Back to Track 4

The last time we talked about Track 4, we had a pretty rough cut, and an incomplete song.  It started with metal, then went into bluegrass, then…well then it just stopped.  Here it is again… for science.

With some possible lyrics in mind, I have now completed what I think is the first draft of the complete song.

To recap, this song immediately follows the song where Abram kills his wife.  At this point, he really loses track of reality, and decides to murder his children as well.  It’s a timeless and classic story really…

Anyhow, the song goes back and forth between intense electric guitars and melodic bluegrass.  (I even tried to sneak in a metal riff at 1:39…I’ll have to mix that much better though). The ending sequence is heavy on the guitars, and climaxes with a barrage of repeated guitar chugs.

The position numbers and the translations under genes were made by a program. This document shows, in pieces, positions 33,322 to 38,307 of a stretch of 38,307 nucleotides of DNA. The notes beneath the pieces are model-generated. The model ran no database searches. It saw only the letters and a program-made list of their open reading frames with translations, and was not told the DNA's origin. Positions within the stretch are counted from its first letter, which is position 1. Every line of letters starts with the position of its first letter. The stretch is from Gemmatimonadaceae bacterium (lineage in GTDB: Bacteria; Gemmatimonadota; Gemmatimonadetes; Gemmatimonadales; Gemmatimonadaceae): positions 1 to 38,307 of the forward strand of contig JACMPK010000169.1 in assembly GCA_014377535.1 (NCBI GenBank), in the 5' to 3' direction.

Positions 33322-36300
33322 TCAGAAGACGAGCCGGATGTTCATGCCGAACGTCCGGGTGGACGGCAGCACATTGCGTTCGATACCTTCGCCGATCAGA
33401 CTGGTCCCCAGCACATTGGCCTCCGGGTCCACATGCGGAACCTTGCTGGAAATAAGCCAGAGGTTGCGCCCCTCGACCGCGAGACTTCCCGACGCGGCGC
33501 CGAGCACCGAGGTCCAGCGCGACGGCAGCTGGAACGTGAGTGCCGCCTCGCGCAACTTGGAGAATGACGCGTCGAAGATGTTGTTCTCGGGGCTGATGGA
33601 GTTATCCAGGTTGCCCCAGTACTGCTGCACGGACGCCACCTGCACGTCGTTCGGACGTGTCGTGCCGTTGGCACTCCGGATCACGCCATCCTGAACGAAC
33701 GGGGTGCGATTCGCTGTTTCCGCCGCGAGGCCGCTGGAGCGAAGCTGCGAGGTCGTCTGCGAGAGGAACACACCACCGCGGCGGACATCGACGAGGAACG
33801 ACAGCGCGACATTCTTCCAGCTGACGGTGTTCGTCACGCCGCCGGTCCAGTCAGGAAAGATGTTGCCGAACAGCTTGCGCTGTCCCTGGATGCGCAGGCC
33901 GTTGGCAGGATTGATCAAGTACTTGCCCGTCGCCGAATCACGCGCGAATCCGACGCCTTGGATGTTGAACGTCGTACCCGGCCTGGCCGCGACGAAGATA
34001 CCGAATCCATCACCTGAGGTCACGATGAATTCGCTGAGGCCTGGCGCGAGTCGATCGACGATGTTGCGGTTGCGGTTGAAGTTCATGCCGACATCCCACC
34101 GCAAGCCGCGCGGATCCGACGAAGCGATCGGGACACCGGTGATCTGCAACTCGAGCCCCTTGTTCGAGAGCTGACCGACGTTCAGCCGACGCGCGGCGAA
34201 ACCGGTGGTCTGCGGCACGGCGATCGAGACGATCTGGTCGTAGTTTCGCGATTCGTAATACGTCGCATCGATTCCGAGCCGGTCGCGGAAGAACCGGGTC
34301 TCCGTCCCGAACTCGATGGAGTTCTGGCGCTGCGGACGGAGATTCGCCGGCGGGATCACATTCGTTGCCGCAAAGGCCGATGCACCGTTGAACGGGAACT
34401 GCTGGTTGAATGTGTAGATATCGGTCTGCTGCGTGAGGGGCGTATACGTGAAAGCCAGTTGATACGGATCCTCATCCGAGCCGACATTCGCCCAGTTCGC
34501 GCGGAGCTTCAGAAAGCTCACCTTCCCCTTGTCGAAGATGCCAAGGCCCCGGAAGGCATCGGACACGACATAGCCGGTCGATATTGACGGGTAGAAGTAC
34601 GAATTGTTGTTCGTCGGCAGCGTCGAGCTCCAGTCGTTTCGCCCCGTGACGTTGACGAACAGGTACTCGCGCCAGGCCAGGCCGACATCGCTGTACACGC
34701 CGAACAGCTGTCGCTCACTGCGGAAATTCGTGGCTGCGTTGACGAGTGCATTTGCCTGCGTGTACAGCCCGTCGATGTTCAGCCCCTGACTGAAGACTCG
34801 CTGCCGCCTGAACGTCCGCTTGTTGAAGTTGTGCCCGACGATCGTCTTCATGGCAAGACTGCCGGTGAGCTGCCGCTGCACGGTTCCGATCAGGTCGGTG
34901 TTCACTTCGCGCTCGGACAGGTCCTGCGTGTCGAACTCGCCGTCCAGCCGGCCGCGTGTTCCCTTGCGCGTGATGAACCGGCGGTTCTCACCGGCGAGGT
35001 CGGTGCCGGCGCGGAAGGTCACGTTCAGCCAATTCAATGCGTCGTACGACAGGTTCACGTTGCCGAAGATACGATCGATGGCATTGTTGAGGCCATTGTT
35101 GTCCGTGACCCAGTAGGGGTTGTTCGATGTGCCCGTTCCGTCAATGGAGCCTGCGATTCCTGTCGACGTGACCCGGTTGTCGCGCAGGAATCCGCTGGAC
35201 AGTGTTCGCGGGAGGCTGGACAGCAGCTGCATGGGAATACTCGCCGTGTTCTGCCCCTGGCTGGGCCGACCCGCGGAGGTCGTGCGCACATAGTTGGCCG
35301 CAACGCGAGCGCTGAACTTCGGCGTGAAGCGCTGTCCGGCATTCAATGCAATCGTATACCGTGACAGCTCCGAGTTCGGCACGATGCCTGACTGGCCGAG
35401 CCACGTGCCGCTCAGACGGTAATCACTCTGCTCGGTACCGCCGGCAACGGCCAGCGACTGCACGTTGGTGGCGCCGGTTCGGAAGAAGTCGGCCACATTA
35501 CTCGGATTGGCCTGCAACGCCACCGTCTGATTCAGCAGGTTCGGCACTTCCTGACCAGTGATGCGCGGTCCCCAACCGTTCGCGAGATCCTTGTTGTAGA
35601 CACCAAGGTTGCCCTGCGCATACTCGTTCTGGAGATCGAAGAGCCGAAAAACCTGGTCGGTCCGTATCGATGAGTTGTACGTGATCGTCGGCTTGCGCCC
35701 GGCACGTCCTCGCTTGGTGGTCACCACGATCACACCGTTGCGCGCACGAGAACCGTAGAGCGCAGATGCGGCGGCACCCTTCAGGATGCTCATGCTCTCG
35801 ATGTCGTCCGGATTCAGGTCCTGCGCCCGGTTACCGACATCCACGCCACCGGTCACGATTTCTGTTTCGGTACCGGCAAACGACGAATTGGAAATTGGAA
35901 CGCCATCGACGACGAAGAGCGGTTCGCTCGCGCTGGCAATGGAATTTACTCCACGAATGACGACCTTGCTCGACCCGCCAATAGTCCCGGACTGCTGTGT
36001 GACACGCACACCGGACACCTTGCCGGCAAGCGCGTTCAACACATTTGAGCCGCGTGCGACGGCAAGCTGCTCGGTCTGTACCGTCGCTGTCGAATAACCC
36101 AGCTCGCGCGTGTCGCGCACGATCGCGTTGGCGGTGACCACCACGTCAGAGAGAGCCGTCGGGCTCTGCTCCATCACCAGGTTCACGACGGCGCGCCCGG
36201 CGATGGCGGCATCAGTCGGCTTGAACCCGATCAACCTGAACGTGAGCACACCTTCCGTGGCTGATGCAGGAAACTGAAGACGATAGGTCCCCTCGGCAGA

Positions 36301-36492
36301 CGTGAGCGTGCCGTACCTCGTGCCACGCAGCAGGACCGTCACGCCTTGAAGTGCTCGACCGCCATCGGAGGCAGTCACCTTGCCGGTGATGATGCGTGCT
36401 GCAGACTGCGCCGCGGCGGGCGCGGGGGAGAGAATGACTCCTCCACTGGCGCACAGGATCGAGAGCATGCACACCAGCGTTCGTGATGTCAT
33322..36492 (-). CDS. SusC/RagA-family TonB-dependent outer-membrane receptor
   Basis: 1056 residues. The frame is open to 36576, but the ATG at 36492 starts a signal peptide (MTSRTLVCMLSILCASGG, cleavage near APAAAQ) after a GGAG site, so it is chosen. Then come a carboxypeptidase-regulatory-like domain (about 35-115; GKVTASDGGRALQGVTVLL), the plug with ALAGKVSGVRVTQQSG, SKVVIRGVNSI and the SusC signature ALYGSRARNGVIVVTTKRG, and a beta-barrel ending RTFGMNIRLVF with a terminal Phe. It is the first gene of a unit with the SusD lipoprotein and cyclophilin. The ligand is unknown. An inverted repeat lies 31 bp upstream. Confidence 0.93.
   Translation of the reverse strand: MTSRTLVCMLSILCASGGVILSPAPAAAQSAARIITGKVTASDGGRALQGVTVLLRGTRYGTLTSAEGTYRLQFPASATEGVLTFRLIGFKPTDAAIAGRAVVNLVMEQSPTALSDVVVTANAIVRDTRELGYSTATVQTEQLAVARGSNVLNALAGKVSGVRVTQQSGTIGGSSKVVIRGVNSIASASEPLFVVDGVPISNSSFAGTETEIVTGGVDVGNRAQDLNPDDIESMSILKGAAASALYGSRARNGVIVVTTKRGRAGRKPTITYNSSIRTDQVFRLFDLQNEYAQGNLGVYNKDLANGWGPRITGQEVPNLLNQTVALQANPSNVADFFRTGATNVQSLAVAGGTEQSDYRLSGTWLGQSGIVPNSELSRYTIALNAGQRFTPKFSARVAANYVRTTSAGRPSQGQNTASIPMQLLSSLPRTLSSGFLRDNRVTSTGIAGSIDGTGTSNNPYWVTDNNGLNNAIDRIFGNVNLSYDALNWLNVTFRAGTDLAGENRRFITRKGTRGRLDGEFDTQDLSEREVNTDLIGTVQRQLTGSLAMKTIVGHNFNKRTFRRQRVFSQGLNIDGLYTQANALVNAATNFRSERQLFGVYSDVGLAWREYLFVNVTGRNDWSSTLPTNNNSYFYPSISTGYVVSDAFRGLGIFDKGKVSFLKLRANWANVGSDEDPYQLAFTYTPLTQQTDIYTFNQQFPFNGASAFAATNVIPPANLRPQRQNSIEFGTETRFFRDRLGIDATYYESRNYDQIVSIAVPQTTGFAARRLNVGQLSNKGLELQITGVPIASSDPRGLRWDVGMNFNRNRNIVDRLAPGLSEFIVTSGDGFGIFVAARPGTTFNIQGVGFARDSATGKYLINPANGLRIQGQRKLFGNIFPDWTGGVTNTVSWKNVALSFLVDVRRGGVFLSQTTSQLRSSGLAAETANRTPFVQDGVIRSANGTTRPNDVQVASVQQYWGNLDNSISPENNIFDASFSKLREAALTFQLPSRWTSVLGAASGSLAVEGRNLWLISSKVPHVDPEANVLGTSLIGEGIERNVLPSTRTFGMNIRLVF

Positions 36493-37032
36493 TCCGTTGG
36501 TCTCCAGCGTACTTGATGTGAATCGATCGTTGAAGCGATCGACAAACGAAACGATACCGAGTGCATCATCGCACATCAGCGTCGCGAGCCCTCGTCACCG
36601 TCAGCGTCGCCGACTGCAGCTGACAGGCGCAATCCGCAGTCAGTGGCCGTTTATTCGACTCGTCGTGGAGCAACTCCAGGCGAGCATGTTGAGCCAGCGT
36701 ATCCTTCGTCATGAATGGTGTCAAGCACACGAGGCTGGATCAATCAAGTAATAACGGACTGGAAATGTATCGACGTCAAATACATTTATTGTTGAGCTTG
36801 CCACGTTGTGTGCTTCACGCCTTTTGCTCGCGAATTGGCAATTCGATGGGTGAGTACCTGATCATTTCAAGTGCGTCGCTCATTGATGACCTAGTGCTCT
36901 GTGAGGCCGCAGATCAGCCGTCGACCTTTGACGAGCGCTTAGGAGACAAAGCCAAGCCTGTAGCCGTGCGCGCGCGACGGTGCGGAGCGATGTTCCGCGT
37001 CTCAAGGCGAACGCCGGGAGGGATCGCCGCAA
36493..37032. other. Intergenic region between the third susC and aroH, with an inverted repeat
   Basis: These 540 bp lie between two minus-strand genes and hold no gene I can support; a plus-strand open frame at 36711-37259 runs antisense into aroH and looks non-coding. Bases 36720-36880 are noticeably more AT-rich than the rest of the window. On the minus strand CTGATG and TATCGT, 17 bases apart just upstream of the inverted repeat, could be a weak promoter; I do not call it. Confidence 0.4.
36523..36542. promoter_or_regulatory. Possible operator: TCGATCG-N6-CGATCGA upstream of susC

Because Abram thinks that the lord wants him to be doing these things, the lyrics “I AM GOD’S HAND” come to mind for the ending… I’ll see if I can work them in there.

It’s still pretty barren (and yes, rough), but that’s what you get with only one instrument.  I’m just a rhythm guitarist, so it won’t sound flashy until more tracks are layered onto it.

Let me know your thoughts, and I’ll try to write lyrics over the weekend.  Hell, I might even try to sing a draft! …let’s see if I can still scream.

continue to next post


We need a logo

When forming any kind of band, perhaps the most important discussion item is the band name.  It needs to be grabbing, unique, and it needs to reflect your style.  Will it have humor? Elegance? Will it be fearsome? Will it contain any English words at all?

These are all critical questions that usually result in shouting matches between band members.